When Gateway CRC decided to host an Extreme Weather Shelter in their building three years ago, the staff and volunteers knew there would be a lot to learn. Some things were expected—that there would likely be drug issues, and that members of the congregation would have mixed emotions and reactions, and that the needs could be greater than anyone had imagined—but there were other unexpected surprises along the journey, too. Gateway Church wanted to share these learnings with other churches and groups who might be considering a similar venture in their community.
So here they are—the Top 5 things that Gateway Church discovered about running an Extreme Weather Shelter:
1. The Need for Dry Socks…and More. In addition to space, bedding, meals, and volunteers, it was quickly noticed that the shelter guests had other practical needs, like a dry pair of socks. Volunteer Coordinator, Teresa Spyksma, was surprised at how many pairs they have handed out so far. Gateway is also in the process of installing a washer and dryer in the church as providing clean and dry clothes for the guests meets another practical, yet important, need.
2. The Amount of Work and Time. Head Coordinator of the Shelter, Jenny Vanderheide, shared that it took way more hours than she expected to organize all the volunteers, saying it takes about 8 volunteers per night to run the shelter: 5 to provide food and 3 to cover both shifts. Gateway staff have also learned that the shelter work isn’t necessarily over when morning comes. They found that many shelter guests, attracted to the hospitality, did not want to leave in the morning or would find reasons to spend more time in the area. This presented new challenges, but also unique opportunities and lasting relationships, and certainly involved a steep learning curve regarding how to respond in a way that was suitable for the church and for the clients.
“I used to believe that people got addicted to drugs and [then] ended up homeless. Now I have learned that it is much more common to have other situations cause the homelessness and once on the street, people turn to drugs.” (Teresa Spyksma)
3. The Presence of Drugs. One of the biggest challenges with running the Extreme Weather Shelter is the reality of drugs. While it is somewhat possible to prevent the use of drugs on the property, avoiding the evidence of drug use that comes with it (paraphernalia, needles, etc.) is a bit more difficult. Staff and congregation members have had to learn how to manage this as well as respond to the fears that inevitably go with it. Something else that surprised Spyksma was why homelessness and drug-use seem to go hand-in-hand. “I used to believe that people got addicted to drugs and [then] ended up on the street...homeless,” she remarked. “Now I have learned that it is much more common to have other situations cause the homelessness and once on the street, people turn to drugs.”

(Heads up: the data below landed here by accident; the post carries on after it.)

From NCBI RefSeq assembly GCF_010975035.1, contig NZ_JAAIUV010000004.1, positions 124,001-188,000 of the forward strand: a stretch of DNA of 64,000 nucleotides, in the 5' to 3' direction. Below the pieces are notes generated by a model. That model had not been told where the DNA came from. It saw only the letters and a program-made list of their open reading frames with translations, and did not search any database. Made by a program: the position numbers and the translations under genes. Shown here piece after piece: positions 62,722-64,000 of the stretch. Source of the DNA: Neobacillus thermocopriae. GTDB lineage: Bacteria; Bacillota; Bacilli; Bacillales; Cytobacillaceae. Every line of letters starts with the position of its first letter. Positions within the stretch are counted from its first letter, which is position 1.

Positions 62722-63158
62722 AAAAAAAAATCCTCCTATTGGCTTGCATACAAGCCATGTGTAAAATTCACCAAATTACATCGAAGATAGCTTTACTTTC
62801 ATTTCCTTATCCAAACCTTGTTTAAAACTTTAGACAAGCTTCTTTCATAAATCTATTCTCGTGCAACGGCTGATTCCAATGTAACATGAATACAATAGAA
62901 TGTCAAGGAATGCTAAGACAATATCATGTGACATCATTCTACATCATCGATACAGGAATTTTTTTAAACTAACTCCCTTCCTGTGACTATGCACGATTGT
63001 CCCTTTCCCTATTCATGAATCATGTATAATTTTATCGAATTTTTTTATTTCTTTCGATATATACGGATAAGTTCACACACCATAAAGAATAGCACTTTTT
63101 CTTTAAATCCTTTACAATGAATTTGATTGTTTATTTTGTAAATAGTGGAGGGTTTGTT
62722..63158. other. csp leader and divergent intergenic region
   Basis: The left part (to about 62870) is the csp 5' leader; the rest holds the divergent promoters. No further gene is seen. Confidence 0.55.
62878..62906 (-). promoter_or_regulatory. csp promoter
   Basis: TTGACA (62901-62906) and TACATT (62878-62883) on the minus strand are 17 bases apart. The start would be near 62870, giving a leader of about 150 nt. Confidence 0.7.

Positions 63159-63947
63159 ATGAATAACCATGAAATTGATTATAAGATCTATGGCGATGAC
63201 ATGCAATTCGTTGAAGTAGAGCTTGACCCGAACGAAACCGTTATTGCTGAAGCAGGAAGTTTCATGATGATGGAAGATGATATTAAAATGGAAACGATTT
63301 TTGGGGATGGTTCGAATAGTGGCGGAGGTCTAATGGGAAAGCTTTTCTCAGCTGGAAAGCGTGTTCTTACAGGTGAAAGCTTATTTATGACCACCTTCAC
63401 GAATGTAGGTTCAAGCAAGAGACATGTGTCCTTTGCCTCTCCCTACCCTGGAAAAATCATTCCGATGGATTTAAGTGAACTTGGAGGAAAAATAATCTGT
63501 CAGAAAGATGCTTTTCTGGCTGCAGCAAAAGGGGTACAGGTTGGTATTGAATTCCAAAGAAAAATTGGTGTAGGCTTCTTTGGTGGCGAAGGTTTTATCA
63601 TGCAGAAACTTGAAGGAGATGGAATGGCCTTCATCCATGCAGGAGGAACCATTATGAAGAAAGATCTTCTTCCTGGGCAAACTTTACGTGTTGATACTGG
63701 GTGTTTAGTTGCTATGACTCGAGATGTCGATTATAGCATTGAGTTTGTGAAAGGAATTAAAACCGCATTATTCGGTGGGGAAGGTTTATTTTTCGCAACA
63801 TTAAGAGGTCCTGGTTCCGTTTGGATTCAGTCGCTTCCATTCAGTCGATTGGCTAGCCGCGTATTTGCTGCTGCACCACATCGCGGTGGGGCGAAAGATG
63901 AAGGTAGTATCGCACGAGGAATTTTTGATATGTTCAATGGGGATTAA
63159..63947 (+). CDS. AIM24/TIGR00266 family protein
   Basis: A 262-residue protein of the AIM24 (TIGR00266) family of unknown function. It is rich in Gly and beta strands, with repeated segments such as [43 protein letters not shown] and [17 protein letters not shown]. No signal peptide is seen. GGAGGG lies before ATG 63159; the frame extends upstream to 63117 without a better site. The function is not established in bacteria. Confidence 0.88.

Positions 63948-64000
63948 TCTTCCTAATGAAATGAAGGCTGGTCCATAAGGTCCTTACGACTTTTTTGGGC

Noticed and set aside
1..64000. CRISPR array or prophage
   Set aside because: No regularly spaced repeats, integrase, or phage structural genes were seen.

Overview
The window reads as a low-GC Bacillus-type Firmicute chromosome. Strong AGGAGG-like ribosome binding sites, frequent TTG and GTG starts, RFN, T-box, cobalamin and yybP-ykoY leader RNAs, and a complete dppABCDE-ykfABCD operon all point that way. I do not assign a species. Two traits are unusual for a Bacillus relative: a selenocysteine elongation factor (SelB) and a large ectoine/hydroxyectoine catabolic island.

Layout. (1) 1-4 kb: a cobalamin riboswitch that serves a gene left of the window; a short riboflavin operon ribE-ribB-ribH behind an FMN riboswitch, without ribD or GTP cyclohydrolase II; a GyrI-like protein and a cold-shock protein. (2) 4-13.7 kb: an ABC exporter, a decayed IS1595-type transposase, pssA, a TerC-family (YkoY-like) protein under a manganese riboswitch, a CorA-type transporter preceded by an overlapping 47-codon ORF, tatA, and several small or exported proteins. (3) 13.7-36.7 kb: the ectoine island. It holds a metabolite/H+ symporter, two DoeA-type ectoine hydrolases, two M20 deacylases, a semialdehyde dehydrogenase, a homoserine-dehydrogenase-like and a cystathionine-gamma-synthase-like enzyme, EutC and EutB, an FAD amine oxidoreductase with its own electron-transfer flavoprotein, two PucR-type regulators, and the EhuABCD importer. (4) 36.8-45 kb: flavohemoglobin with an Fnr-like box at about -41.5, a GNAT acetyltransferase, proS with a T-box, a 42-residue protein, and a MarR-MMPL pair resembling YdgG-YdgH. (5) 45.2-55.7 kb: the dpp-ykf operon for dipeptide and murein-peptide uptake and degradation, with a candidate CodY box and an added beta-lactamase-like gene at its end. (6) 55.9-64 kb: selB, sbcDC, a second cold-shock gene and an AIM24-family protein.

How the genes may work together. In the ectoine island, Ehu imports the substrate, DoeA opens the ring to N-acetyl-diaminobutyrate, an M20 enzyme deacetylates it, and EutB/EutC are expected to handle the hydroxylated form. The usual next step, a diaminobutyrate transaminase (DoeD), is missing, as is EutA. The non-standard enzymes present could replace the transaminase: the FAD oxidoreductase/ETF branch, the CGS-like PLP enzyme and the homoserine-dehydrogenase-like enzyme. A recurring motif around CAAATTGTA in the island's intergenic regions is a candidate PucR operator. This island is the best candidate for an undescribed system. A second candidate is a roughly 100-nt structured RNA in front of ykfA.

4. The Prevalence of Mental Health Issues. Many of the people who come into the shelter have a variety of mental health issues, apart from addictions to drugs or alcohol. In fact, in many cases, this may be the underlying cause for homelessness or addiction. Supporting these people might be the greatest challenge at the Shelter, according to the coordinators. Dealing with the drugs and mental health has helped the church realize the importance of partnering with organizations who are already equipped to deal with these situations.
5. The Joy of Building Relationships. Coordinators, staff and volunteers consistently share the same experience, as Vanderheide says, “You become attached to these people when you see them night after night and wonder where they are when they do not show up one night, and hope and pray that they are okay.” Spyksma explains how hearing the heart-wrenching stories when she talks one on one with the clients helps her to feel more empathy and love. She says she knows that the clients feel the impact of this as well, as some come in just to sit and chat or to pray with the volunteers after something has happened to them.
The relationships being built go both ways, as some of the guests have become protective of the church and have taken sacrificial steps to safeguard the building and volunteers from any perceived danger. Other guests have found housing and job offers from connections with church members, and one gentleman regularly attends Gateway Church on Sunday mornings because of the relationships that are being formed.
The biggest surprise expressed by those involved with the shelter is that they feel so blessed to be part of it.
Although there has been a lot more learning and work than unexpected, the biggest surprise expressed by those involved with the shelter is that they feel so blessed to be part of it. Spyksma sums it up beautifully: “I had NO idea that I would love this work. I love being able to actively serve this marginalized community and try to show through my speech and actions that they are valuable, worthy of respect, and ultimately loved.“